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Music / Allen Toussaint

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Southern nights
Have you ever felt a southern night?
Free as a breeze
Not to mention the trees
Whistling tunes that you know and love so
- "Southern Nights"

Lyricist, producer, session pianist and solo artist, Allen Toussaint (January 14, 1938 – November 10, 2015) ranked among New Orleans R&B's greatest and most enduring musical ambassadors. Thanks to his work with various artists both inside and outside of the Big Easy, he became a key figure in the curation of the sound of R&B in New Orleans in the '60s and '70s.

Learning piano as a teenager, Toussaint began his professional life in the mid-50s as a keyboardist for Crescent City music chief and producer Dave Bartholomew. If Bartholomew had defined the sound of New Orleans in the '50s, then Toussaint updated and remade it for the new decade with a rolling and rollicking piano and horn-led sound. In 1958, Toussaint (under the pseudonym, "Al Tousan"), released his The Wild Sound Of New Orleans for RCA Victor, an album that helped establish his reputation and, furnished a hit for American trumpeter and bandleader, Al Hirt in the early-60s with "Java". Although the record was a relative success, Toussaint really began making his mark on the scene after becoming A&R man for the Minit label at the dawn of the '60s, in which with his ability as a writer, producer, arranger and musician, he would be the man behind a string of hits including Chris Kenner's "I Like It Like That", Jessie Hill's "Ooh Poo Pah Doo", Irma Thomas' "Ruler Of My Heart" and Barbara George's "I Know", among several others.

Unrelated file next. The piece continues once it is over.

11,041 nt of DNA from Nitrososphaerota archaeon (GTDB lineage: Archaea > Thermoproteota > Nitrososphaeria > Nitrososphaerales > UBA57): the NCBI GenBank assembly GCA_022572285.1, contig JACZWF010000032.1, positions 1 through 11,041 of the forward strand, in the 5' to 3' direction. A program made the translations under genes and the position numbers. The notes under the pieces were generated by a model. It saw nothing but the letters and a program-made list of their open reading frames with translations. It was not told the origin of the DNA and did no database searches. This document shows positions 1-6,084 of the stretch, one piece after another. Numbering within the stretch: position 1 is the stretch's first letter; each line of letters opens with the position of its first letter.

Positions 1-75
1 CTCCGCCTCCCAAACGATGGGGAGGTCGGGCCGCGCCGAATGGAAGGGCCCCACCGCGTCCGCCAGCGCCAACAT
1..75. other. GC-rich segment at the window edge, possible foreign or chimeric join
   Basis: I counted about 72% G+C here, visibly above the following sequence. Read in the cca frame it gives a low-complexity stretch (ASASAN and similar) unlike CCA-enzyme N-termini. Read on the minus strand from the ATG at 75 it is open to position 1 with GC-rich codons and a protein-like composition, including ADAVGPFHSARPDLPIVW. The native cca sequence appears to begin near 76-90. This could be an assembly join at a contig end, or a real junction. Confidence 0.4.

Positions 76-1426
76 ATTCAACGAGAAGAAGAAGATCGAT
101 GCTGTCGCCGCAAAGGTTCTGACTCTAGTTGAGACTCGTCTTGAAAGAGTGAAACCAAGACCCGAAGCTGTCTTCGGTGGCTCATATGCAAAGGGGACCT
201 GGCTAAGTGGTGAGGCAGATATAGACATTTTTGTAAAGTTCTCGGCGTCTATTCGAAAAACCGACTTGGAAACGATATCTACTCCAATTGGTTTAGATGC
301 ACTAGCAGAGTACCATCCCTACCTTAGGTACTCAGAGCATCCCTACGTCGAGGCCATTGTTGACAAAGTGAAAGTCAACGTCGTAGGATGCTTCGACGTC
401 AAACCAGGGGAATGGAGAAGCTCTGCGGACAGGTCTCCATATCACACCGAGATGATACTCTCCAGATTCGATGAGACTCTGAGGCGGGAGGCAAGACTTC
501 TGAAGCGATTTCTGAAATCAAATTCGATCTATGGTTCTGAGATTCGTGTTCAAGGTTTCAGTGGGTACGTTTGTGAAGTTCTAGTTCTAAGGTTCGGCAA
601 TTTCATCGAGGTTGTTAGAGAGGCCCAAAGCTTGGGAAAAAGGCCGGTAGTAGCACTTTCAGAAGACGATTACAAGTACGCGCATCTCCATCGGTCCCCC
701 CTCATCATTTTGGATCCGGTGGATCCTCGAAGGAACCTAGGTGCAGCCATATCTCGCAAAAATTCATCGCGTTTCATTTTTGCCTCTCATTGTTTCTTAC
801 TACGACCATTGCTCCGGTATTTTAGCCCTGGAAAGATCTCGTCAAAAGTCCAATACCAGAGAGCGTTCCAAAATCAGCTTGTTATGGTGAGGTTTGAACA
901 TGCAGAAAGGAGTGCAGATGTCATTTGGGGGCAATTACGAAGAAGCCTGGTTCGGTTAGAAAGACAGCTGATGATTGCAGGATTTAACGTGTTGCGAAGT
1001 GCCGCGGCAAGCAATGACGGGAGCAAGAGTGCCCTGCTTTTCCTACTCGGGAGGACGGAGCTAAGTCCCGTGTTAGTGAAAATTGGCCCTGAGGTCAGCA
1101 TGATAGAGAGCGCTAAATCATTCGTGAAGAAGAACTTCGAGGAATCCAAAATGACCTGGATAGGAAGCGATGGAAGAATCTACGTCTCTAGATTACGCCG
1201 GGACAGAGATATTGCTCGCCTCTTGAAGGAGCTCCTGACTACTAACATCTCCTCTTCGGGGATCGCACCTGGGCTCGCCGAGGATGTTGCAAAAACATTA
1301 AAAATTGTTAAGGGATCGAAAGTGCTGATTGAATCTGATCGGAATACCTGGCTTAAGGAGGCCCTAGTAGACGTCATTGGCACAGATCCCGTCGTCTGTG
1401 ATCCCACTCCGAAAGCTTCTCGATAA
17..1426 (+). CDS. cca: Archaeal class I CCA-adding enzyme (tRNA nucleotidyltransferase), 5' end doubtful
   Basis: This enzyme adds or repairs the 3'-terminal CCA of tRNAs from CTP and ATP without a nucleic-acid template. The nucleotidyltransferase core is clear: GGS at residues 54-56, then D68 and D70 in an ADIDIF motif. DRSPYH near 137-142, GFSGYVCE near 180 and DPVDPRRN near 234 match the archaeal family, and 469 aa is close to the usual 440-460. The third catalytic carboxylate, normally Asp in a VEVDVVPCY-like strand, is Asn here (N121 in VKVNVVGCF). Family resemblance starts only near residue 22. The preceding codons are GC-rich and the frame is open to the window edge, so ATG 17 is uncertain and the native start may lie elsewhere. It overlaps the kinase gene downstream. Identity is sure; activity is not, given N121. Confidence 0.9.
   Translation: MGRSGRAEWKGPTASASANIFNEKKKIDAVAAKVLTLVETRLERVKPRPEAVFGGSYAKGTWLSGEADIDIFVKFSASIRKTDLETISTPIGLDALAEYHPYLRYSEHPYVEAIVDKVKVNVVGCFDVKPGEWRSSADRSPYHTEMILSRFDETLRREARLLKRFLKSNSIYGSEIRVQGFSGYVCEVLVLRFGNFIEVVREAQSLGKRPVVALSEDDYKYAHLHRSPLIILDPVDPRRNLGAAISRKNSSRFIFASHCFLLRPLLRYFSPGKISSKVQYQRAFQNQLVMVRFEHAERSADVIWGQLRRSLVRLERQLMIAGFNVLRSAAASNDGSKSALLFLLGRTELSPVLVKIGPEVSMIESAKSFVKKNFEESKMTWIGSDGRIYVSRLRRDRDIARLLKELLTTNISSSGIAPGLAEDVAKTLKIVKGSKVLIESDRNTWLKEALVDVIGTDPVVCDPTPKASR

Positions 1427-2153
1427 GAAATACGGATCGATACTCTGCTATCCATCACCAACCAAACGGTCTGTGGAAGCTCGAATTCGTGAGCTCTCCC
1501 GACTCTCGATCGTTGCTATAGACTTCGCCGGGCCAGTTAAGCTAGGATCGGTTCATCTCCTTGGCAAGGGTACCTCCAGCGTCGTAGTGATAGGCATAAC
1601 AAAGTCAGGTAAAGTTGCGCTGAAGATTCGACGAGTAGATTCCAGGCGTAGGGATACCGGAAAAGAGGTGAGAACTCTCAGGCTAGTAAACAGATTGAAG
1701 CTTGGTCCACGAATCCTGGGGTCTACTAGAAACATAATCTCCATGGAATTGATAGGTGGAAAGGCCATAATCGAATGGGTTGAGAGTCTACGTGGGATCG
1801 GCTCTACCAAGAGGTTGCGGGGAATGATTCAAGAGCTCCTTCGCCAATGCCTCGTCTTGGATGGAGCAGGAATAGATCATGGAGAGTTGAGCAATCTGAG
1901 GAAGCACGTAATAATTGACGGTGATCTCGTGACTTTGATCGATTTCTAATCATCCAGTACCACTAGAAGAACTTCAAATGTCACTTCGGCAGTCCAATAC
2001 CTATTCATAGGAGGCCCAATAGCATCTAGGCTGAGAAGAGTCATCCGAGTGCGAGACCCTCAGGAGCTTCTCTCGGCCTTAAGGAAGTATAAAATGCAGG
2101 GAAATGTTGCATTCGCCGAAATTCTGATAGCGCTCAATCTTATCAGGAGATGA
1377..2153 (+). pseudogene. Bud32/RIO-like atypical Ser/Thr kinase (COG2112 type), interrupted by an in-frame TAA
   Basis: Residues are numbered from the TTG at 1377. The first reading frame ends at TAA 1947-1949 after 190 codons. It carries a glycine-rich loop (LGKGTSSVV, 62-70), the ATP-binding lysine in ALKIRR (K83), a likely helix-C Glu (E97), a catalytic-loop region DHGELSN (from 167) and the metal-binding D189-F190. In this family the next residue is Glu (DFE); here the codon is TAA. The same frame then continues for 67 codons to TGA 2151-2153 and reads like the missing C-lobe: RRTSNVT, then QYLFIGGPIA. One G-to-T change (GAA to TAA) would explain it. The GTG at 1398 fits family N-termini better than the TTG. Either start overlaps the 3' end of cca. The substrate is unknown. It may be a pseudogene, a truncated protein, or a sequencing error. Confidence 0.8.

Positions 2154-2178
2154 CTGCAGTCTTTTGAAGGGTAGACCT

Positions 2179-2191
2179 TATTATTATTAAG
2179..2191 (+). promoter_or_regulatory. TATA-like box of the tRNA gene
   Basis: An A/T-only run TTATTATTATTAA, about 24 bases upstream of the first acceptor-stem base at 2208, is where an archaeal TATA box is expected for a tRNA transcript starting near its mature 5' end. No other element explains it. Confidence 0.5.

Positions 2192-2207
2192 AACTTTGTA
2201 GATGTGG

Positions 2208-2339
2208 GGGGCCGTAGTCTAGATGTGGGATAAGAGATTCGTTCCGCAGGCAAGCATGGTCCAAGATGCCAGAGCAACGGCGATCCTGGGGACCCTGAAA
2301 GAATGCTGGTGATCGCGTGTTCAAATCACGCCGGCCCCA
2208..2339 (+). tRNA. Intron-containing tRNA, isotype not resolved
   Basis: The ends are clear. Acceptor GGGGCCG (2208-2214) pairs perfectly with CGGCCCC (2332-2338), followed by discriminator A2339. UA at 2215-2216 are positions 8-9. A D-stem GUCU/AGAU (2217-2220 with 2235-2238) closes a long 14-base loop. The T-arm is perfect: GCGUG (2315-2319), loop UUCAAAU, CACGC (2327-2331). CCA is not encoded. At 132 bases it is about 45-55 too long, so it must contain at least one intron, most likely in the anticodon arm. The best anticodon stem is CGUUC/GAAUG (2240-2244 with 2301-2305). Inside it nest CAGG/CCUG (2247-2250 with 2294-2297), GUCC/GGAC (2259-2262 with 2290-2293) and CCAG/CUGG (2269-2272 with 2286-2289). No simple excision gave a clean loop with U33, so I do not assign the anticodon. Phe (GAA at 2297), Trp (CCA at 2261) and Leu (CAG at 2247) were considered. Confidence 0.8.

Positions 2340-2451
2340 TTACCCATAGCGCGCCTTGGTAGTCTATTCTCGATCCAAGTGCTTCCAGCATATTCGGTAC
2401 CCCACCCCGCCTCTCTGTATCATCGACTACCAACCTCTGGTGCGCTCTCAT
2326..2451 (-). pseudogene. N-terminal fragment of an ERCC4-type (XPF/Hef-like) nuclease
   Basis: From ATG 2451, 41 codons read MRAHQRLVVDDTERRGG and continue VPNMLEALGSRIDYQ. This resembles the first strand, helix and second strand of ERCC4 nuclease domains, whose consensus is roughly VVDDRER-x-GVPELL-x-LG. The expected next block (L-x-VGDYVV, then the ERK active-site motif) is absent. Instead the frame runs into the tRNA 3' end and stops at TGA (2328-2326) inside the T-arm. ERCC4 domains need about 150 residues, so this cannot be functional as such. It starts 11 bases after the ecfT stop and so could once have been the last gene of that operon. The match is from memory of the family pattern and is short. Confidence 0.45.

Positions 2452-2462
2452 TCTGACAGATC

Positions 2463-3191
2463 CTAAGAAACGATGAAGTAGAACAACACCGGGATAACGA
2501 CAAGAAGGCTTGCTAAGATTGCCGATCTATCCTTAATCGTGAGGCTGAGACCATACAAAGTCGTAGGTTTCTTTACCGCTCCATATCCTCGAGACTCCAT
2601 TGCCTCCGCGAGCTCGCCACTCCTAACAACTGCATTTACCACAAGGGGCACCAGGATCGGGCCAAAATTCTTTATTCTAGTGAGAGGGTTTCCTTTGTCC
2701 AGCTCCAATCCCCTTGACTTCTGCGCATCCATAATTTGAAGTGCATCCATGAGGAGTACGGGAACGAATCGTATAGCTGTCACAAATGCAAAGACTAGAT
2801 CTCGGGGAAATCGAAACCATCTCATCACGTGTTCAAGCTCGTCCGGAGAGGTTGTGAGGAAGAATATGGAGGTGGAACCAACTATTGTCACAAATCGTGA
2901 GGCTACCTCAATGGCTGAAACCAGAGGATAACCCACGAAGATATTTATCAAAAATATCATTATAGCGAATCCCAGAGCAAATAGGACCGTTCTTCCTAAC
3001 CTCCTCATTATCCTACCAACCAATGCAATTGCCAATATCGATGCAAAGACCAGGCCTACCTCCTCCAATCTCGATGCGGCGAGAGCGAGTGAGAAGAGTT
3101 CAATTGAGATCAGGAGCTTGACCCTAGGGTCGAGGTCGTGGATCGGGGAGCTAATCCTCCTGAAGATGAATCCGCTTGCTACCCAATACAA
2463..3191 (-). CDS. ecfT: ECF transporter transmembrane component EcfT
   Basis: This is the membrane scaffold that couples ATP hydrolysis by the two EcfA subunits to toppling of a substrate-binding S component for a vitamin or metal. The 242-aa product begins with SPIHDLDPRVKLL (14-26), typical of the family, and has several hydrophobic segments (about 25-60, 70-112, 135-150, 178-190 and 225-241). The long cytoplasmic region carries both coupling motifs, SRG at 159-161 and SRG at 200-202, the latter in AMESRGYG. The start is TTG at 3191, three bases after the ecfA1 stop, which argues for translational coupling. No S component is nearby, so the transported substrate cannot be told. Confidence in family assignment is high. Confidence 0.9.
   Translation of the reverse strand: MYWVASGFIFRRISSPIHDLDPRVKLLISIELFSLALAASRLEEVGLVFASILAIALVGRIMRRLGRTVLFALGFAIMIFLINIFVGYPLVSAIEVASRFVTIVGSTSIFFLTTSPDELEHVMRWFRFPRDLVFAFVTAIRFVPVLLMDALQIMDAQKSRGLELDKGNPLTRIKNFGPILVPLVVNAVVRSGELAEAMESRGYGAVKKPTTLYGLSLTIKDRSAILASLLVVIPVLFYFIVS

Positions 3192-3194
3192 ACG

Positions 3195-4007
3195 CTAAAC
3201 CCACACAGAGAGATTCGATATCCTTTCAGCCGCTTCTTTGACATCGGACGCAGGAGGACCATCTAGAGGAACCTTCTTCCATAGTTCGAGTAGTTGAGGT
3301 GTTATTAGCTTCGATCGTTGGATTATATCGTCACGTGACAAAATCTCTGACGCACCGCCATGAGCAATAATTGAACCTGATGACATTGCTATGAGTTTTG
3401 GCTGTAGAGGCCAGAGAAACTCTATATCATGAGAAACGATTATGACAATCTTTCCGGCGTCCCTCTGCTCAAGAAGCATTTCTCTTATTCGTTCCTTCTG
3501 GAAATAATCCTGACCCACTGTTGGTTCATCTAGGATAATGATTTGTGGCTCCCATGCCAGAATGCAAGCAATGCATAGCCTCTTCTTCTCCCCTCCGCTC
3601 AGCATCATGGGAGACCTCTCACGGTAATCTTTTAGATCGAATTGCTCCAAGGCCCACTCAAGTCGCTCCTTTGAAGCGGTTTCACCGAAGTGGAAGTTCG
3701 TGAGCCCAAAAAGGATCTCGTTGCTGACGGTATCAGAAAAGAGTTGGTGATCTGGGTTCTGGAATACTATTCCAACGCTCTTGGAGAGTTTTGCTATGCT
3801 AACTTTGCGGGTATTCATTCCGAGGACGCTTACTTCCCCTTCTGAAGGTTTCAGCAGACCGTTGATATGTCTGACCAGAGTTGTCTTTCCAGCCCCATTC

The mid-60s also found him working with Lee Dorsey, whose Toussaint-penned singles for the Amy imprint ("Ride Your Pony", "Get Out Of My Life, Woman", "Working In The Coal Mine" and "Holy Cow") made him one of the era's best-loved soul artists. The late '60s, meanwhile, saw Toussaint working with New Orleans funk musicians, The Meters. Hired as the in-house rhythm section for Sansu Enterprises (the label Allen had set up with fellow New Orleans producer Marshall Sehorn), this bunch backed the likes of Dorsey and Earl King, before becoming stars in their own right. With Toussaint at the helm they made songs that would be considered classics of the New Orleans funk scene sin as "Cissy Strut", "Look Ka Py Py" and "Yeah, You're Right" among others.

As well as helping invent the sound of New Orleanian funk, Al had also re-instated his solo recording career with in the 70s eponymous album, Toussaint (sometimes known as From A Whisper To A Scream) and The Meters-backed, Life, Love And Faith for the Scepter label before leaving for Warner/Reprise in 1972. His three albums for the label included Southern Nights, which would yield a hit record for Glen Campbell with a cover of its Title Track. He would also continue songwriting for artists such as Labelle, for whom Toussaint co-wrote and produced the massive 1975 No.1 R&B classic, "Lady Marmalade", of which was one of many records he would write and produce as he would be enlisted to assist with records by Bonnie Raitt, The Band, and The Wild Tchoupitoulas (a record comprised of the performance of Mardi Gras Indian music by the tribe of the same name, with instrumentation from the Meters and future members of the Neville Brothers band).